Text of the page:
During a maritime overseas move, your personal belongings are exposed to extreme conditions when being transported out at sea. These include sudden movements and drastic changes in temperature and humidity. Besides properly packing your household goods to protect them from damages, the proper loading of your goods into a shipping container is just as important.
If you’re opting for FCL shipping, you have the entire container space to play with for all of your personal belongings. However, with LCL shipping, given that you’ll be sharing a container with other shippers, we recommended taking extra precaution as you cannot guarantee their proper packing.
Here are some tips for you when loading a container for your international move:
*All blocking, bracing, and packing material need to be heat treated according to the destination country’s regulations.
If you’re taking your car with you, make sure to check for vehicle shipping restrictions in your destination country. We strongly recommend hiring professionals to help with loading your car into the container. If you choose to do it yourself, keep in mind that the responsibility of the car’s condition lies on you.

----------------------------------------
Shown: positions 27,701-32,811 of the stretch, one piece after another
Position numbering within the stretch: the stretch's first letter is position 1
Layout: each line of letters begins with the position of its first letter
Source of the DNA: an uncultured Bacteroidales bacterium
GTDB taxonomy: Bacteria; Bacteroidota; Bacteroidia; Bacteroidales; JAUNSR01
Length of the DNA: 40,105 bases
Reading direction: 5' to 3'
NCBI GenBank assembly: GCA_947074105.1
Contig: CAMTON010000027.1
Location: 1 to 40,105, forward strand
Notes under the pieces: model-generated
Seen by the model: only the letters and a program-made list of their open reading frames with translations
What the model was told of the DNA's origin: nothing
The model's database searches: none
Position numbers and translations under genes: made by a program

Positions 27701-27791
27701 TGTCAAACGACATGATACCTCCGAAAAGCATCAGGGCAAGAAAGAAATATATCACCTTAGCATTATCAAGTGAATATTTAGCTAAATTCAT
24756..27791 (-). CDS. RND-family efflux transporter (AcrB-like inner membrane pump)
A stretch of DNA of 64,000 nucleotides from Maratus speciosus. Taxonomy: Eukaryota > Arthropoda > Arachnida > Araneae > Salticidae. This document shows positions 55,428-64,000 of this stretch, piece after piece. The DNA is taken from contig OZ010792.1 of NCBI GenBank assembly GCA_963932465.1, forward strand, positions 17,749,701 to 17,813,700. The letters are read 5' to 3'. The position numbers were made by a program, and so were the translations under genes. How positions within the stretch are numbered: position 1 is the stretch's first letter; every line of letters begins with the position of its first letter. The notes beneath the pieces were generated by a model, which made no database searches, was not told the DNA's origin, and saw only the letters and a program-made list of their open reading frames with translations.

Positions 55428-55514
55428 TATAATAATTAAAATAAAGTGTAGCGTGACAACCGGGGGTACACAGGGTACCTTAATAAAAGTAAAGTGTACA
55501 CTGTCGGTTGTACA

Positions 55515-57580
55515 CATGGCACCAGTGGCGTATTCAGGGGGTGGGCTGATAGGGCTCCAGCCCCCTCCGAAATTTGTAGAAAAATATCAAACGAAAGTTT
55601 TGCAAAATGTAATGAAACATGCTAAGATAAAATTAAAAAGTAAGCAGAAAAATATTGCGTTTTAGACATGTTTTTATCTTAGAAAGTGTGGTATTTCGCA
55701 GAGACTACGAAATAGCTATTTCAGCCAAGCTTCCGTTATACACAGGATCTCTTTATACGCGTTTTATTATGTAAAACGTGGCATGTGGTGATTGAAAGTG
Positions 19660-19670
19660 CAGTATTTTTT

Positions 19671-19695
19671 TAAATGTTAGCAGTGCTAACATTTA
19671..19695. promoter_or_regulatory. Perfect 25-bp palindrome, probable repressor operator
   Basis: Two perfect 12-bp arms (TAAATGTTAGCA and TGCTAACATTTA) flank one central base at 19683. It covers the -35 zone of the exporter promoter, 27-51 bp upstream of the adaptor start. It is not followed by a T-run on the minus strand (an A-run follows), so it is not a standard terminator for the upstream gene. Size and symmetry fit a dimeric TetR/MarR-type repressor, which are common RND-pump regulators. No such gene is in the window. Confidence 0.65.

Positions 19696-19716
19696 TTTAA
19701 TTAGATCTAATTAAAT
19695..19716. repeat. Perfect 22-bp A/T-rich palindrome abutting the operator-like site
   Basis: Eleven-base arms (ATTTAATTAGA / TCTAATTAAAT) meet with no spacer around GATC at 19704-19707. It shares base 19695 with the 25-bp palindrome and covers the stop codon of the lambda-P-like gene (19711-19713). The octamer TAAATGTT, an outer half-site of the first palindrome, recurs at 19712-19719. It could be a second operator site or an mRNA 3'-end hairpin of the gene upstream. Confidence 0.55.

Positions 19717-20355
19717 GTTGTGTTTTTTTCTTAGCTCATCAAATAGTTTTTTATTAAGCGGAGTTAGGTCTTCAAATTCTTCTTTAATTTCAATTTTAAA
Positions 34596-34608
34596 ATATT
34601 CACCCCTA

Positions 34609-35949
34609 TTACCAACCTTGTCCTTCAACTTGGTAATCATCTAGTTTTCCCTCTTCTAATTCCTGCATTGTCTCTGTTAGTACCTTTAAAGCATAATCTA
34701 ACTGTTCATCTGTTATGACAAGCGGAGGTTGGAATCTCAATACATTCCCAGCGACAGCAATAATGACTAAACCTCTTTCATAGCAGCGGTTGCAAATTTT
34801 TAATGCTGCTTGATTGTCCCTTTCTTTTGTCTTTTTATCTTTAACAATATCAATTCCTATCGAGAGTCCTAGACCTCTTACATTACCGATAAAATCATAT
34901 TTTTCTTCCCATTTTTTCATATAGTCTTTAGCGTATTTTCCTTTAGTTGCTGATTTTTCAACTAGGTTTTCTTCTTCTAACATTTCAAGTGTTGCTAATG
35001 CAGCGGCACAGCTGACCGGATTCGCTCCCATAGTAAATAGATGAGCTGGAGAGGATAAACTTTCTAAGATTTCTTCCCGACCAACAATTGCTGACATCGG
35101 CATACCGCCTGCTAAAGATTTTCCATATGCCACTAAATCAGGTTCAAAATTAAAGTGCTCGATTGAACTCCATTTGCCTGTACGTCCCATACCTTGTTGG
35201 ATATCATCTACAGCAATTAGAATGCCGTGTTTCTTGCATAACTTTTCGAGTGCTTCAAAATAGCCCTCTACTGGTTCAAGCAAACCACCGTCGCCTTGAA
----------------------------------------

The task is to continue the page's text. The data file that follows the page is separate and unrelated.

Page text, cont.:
When loading the car into the container, keep in mind that you will need a crane to load the car as the container will arrive on the truck, which means the base of the container will be around four feet in the air. You may want to consider hiring a flatbed tow truck to help facilitate the loading. If you prefer to do this yourself, we recommend using a ramp, which may be rented from stores like U-haul. Straps to hold down the car and other household goods may be purchased from hardware stores.
Before loading the car, there are certain steps you need to take:
After the car has been loaded, remember to do the following:
For a more visual explanation, you may check out our loading a car into a container infographic.
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"Customs duties play an important role in your international shipment. How they're determined and calculated varies from country to country"
Klaus Lydsal, vice president of operations at iContainers